Association of Bone Metastatic Burden With Survival Benefit From Prostate Radiotherapy in Patients With Newly Diagnosed Metastatic Prostate Cancer: A Secondary Analysis of a Randomized Clinical Trial

KEY POINTS

Question
 Are bone metastatic burden and site associated with survival benefit from the addition of prostate radiotherapy (RT) to standard-of-care systemic therapy in newly diagnosed metastatic prostate cancer?

Findings This exploratory analysis of 1939 participants in a randomized clinical trial shows that survival benefit following prostate RT gradually diminished with increasing bone metastasis number, with survival benefit most pronounced in patients with up to 3 bone metastases. Prostate RT was associated with greater overall and failure-free survival in patients with only nonregional lymph node metastasis (M1a) or 3 or fewer bone metastases without visceral metastasis.

Meaning In patients with prostate cancer, bone metastatic burden and metastasis location may be useful in predicting survival benefit from prostate RT.  

ABSTRACT

Importance Prostate radiotherapy (RT) improves survival in men with low-burden metastatic prostate cancer. However, owing to the dichotomized nature of metastatic burden criteria, it is not clear how this benefit varies with bone metastasis counts and metastatic site.

Objective To evaluate the association of bone metastasis count and location with survival benefit from prostate RT.

Design, Setting, and Participants This exploratory analysis of treatment outcomes based on metastatic site and extent as determined by conventional imaging (computed tomography/magnetic resonance imaging and bone scan) evaluated patients with newly diagnosed metastatic prostate cancer randomized within the STAMPEDE trial’s metastasis M1 RT comparison. The association of baseline bone metastasis counts with overall survival (OS) and failure-free survival (FFS) was assessed using a multivariable fractional polynomial interaction procedure. Further analysis was conducted in subgroups.

Interventions  Patients were randomized to receive either standard of care (androgen deprivation therapy with or without docetaxel) or standard of care and prostate RT.

Main Outcomes and Measures The primary outcomes were OS and FFS.

Results A total of 1939 of 2061 men were included (median [interquartile range] age, 68 [63-73] years); 1732 (89%) had bone metastases. Bone metastasis counts have associated with OS and FFS benefit from prostate RT. Survival benefit decreased continuously as the number of bone metastases increased, with benefit most pronounced up to 3 bone metastases. A plot of estimated treatment effect indicated that the upper 95% CI crossed the line of equivalence (hazard ratio [HR], 1) above 3 bone metastases without a detectable change point. Further analysis based on subgroups showed that the magnitude of benefit from the addition of prostate RT was greater in patients with low metastatic burden with only nonregional lymph nodes (M1a) or 3 or fewer bone metastases without visceral metastasis (HR for OS, 0.62; 95% CI, 0.46-0.83; HR for FFS, 0.57; 95% CI, 0.47-0.70) than among patients with 4 or more bone metastases or any visceral/other metastasis (HR for OS, 1.08; 95% CI, 0.91-1.28; interaction P = .003; HR for FFS, 0.87; 95% CI, 0.76-0.99; interaction P = .002).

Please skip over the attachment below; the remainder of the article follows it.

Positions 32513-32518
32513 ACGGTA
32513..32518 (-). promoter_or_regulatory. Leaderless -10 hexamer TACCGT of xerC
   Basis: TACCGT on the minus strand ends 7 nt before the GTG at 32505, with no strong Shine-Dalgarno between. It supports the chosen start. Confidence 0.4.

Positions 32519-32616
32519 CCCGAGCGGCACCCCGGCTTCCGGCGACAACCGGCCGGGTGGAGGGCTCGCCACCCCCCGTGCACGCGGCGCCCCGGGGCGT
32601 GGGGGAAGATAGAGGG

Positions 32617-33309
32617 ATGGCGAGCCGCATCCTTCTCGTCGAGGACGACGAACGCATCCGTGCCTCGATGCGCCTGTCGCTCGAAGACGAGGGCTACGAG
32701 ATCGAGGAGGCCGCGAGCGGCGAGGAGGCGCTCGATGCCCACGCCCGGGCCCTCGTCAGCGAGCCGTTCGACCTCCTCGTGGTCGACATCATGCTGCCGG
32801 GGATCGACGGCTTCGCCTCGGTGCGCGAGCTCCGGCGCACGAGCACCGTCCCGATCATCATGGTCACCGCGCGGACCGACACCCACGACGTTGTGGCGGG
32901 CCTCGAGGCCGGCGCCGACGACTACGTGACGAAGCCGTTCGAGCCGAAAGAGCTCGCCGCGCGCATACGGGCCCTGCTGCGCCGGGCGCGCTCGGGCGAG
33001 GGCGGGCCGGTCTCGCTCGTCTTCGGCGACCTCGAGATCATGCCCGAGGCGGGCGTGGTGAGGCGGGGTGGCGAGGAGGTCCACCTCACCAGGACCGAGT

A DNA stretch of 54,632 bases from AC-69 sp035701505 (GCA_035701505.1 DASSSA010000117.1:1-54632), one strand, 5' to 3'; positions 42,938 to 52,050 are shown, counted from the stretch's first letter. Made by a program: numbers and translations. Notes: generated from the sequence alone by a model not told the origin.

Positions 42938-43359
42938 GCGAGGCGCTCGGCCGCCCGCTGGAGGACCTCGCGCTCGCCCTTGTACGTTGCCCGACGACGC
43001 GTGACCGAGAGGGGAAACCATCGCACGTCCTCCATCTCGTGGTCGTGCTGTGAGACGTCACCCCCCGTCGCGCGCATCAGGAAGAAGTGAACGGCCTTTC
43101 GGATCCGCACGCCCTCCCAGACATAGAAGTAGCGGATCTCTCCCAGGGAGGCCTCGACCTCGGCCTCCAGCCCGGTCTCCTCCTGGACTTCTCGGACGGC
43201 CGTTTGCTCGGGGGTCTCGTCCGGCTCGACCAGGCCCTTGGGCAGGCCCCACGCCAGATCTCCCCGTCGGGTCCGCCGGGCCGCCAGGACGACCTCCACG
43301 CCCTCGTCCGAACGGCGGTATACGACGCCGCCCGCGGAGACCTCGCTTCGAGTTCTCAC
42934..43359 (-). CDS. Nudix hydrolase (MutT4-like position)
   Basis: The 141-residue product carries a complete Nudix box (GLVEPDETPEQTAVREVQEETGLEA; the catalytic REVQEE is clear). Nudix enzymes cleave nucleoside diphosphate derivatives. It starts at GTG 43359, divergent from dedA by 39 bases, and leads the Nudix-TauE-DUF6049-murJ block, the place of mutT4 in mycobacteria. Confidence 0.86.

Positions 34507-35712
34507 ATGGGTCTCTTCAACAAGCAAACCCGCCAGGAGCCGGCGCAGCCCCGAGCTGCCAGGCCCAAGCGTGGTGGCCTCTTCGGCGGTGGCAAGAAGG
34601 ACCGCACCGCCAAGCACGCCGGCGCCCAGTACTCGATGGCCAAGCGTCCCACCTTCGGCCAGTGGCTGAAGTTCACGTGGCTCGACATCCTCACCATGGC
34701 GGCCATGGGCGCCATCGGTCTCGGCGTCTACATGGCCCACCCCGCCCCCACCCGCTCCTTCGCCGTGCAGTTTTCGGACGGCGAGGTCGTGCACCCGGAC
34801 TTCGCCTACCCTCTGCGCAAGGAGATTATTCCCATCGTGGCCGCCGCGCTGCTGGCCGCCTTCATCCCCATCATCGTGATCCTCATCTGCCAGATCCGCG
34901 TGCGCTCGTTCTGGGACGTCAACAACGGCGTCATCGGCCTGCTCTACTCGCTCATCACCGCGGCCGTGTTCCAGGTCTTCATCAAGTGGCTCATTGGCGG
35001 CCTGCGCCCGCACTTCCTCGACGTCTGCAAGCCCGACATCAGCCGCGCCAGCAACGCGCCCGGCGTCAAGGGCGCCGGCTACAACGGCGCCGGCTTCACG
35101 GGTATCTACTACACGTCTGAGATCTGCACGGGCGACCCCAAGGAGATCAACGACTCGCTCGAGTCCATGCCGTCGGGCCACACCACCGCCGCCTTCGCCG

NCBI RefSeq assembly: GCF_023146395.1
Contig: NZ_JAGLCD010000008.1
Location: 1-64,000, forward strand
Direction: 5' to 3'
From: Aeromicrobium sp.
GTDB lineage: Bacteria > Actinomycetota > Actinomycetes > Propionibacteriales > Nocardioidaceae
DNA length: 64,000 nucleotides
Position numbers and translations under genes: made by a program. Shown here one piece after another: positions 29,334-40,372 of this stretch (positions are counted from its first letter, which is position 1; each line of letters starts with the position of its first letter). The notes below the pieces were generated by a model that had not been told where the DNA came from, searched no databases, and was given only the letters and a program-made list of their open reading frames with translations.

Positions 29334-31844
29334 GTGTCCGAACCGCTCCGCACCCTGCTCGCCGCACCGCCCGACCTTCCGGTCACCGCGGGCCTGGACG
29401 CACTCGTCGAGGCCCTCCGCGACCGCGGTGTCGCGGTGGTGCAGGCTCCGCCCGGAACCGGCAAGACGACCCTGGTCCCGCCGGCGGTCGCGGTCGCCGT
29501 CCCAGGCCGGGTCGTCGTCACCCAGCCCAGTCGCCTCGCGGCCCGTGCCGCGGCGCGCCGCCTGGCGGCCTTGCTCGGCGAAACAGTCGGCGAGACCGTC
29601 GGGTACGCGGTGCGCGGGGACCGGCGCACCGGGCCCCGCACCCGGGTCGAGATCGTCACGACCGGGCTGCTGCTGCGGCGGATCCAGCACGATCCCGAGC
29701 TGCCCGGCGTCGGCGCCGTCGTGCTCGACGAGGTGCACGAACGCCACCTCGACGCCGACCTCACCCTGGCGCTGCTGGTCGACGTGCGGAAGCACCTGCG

Conclusions and Relevance In this exploratory analysis of a randomized clinical trial, bone metastasis count and metastasis location based on conventional imaging were associated with OS and FFS benefit from prostate RT in M1 disease.

Trial Registration ClinicalTrials.gov Identifier: NCT00268476; ISRCTN.com Identifier: ISRCTN78818544

Adnan Ali, MBBS1,2,3 Alex Hoyle, MBBS, MRCS, MD1,2,3,4 Áine M. Haran, MRCS1,2,3,4 Christopher D. Brawley, MSc5 Adrian Cook, MSc5 Claire Amos, PhD5 Joanna Calvert, MSc5 Hassan Douis, PhD6 Malcolm D. Mason, MD7 David Dearnaley, MA, MD8 Gerhardt Attard, MD, PhD9 Silke Gillessen, MD10,11,12 Mahesh K. B. Parmar, DPhil5 Christopher C. Parker, MD8 Matthew R. Sydes, MSc5 Nicholas D. James, MBBS, PhD8 Noel W. Clarke, MBBS, ChM1,2,3,4

  1. Genito-Urinary Cancer Research Group, Division of Cancer Sciences, The University of Manchester, Manchester, United Kingdom
  2. FASTMAN Centre of Excellence, Manchester Cancer Research Centre, Manchester, United Kingdom
  3. Department of Surgery, The Christie NHS Foundation Trust, Manchester, United Kingdom
  4. Department of Urology, The Salford NHS Foundation Trust, Manchester, United Kingdom
  5. MRC Clinical Trials Unit at UCL, Institute of Clinical Trials and Methodology, UCL, London, United Kingdom
  6. Department of Radiology, University Hospitals Birmingham NHS Foundation Trust, Birmingham, United Kingdom
  7. Cardiff University, Cardiff, United Kingdom
  8. Royal Marsden Hospital and The Institute of Cancer Research, London, United Kingdom
  9. UCL Cancer Institute, London, United Kingdom
  10. Division of Cancer Sciences, The University of Manchester, Manchester, United Kingdom
  11. Oncology Institute of Southern Switzerland, Bellinzona, Switzerland
  12. Università della Svizzera Italiana, Lugano, Switzerland
Source: Ali A, Hoyle A, Haran ÁM, et al. Association of Bone Metastatic Burden With Survival Benefit From Prostate Radiotherapy in Patients With Newly Diagnosed Metastatic Prostate Cancer: A Secondary Analysis of a Randomized Clinical Trial. JAMA Oncol. Published online February 18, 2021. doi:10.1001/jamaoncol.2020.7857


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